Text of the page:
Tuesday, August 31, 2010
Well, it's been under wraps for a couple months now, but I've finally finished my new website overhaul. This will be the last time I change the theme of my website. There really wasn't anything too wrong with the way it was, but I felt the need to change it to something that's easier on the eyes and easier to navigate.
The site is pretty simple at the moment, with just info on me, my novel, and a few flash fiction pieces. I am going to be adding many more stories in the upcoming months, along with samples and info on my soon-to-be released novel, and updates on projects including my dive into podcasting.
Check it out if you get a chance and let me know what you think! http://www.davidnalderman.com
Friday, August 27, 2010
I've noticed a recurring theme that's been cropping up in my life over the last week, either in sermons I've heard being preached or conversations I've had with other people. It's a theme that's really encompassed by a question: Am I doing my very best?
Have you ever had someone ask you to do something and you tell them you'll do your very best? I'm wondering how many times we actually mean those words when we say them. When we say we'll do our very best, what are we using as a scale to determine what our very best is? Are we just comparing our efforts to someone else's best? Someone else's worst? Maybe we're considering our best to be anything above average, barely walking the fence between the extraordinary and what's needed to get by.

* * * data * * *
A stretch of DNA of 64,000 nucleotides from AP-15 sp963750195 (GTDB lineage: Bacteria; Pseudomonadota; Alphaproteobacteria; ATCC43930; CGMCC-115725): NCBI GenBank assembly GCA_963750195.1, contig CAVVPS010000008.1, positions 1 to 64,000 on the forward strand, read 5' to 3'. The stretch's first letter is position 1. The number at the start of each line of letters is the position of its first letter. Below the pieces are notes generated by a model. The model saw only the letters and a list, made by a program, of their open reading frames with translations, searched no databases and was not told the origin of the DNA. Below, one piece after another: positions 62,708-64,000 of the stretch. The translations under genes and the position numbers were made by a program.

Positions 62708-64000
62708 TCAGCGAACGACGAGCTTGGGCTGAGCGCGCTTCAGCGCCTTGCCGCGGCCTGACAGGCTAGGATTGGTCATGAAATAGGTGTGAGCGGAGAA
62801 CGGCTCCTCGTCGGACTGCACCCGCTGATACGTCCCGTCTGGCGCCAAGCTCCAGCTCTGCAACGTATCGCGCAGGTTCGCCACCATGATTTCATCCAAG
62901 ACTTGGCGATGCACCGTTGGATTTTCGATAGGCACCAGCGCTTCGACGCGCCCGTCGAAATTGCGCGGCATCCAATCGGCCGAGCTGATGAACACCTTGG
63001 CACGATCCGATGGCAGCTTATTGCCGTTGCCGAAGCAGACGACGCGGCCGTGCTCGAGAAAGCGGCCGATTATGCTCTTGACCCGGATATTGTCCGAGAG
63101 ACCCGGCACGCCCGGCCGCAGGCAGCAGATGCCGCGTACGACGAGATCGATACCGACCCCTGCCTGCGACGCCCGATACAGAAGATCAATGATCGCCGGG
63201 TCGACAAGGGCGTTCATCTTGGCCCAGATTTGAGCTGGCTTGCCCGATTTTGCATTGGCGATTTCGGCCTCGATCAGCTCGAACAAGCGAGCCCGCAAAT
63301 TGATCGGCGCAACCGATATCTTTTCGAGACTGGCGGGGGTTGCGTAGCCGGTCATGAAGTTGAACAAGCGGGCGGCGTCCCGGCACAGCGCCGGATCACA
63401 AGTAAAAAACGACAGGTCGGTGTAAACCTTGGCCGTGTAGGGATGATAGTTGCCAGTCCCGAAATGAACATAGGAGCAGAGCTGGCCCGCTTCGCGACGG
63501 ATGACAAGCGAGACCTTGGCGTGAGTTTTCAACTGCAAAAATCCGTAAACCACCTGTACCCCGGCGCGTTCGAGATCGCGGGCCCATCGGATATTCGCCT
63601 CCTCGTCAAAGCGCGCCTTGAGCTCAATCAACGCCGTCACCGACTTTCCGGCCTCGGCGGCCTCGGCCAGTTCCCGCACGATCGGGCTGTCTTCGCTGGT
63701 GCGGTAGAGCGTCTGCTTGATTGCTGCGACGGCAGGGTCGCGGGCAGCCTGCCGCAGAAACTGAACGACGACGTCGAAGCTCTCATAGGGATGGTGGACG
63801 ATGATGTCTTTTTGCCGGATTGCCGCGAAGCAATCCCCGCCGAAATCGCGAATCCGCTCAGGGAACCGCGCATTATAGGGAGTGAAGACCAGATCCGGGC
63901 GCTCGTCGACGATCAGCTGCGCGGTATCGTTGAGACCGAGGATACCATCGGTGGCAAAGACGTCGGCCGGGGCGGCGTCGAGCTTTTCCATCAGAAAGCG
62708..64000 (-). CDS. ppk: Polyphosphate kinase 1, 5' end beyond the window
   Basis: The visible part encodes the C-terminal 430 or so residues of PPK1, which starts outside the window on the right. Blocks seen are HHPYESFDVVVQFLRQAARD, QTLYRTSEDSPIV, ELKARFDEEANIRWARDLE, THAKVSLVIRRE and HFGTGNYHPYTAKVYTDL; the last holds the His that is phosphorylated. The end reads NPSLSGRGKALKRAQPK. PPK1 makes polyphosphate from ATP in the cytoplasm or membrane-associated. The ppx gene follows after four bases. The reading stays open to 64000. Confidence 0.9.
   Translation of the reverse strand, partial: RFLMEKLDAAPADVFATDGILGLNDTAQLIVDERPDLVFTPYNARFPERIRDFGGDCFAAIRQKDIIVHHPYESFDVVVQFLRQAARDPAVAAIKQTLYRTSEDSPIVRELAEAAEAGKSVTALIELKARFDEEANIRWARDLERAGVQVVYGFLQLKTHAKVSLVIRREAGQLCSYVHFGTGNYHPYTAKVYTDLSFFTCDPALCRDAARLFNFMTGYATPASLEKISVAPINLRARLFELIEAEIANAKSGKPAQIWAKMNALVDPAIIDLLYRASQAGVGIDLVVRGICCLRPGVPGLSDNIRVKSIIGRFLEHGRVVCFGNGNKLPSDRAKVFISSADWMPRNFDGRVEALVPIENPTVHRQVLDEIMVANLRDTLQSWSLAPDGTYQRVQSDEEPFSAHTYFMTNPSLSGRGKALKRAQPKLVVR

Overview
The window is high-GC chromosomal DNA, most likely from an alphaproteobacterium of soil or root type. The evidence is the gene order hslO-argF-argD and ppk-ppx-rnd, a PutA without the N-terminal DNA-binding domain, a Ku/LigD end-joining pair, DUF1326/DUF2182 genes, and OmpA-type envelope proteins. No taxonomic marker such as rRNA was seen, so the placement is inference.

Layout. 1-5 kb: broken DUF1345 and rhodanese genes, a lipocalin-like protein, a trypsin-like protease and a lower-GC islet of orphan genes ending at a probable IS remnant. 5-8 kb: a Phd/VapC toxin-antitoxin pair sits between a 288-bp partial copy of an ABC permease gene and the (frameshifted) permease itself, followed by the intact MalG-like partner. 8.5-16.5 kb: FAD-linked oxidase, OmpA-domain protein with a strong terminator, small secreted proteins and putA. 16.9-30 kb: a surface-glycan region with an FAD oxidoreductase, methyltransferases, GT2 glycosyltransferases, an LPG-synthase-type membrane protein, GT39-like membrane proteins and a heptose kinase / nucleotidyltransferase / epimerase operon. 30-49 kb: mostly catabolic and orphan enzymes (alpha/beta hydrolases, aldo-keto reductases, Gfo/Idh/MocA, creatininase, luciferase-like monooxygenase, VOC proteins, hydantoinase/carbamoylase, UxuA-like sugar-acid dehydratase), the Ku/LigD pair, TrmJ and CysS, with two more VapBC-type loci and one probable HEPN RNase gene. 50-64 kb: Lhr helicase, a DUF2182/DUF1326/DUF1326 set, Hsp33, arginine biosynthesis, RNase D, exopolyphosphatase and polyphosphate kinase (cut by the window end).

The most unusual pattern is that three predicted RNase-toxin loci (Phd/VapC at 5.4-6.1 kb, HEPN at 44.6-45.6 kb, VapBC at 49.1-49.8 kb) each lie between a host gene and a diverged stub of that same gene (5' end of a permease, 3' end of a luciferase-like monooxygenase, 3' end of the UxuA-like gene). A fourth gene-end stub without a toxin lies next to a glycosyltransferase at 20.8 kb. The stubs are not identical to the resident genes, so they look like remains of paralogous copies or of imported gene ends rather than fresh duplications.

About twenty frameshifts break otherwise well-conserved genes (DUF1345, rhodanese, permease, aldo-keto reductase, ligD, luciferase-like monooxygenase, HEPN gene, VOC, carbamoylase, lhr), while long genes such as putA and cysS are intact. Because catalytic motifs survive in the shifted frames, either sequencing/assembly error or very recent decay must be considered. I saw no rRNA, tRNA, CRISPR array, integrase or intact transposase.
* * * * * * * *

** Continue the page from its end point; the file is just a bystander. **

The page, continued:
Over the past couple days, I've taken a very serious look at my writing career and I've asked myself if I've come even close to where I wanted to be when I started doing this full time a year ago. Now I know that we all make goals and sometimes it's just not possible or even probable to reach those goals in the time we specify for ourselves, but at the same time, some progress needs to be made. On top of progress, we should be able to look back and say confidently and honestly that we gave it our very best shot.
If I look back at the last year, I can honestly say I've done a decent job. I am right around the corner from releasing the second novel in my Black Earth series, I'm about to roll out a brand new, made-from-scratch, website design, and I have many more projects in the pipeline to reach some new markets I've never tapped before.
But can I say I gave the last year my very best? I'm not sure how to answer that. The last few months I've felt inspired to start on some new projects, both writing and marketing related, but I haven't really dived into any of them. Why? Procrastination is probably one reason. The other might be because I've been pocketing large quantities of my potential and putting the average on display.
See, when I worked a "9-5" job a year ago, I was putting out 32 hours there, then I was coming home and working another 5-6 hours on writing projects. On top of that, I was being a husband, a friend, and was very careful to make sure that the rest of my life continued to stay within balanced means.
Now I work maybe eight hours a day and call it a great, productive day and then go on with my life. I know some people like to tell me not to be too hard on myself, but I really think it's time to take a serious look at this. If I was able to put out so much effort while I worked a 'real' job, then why am I not able to put out at least the equivalent now?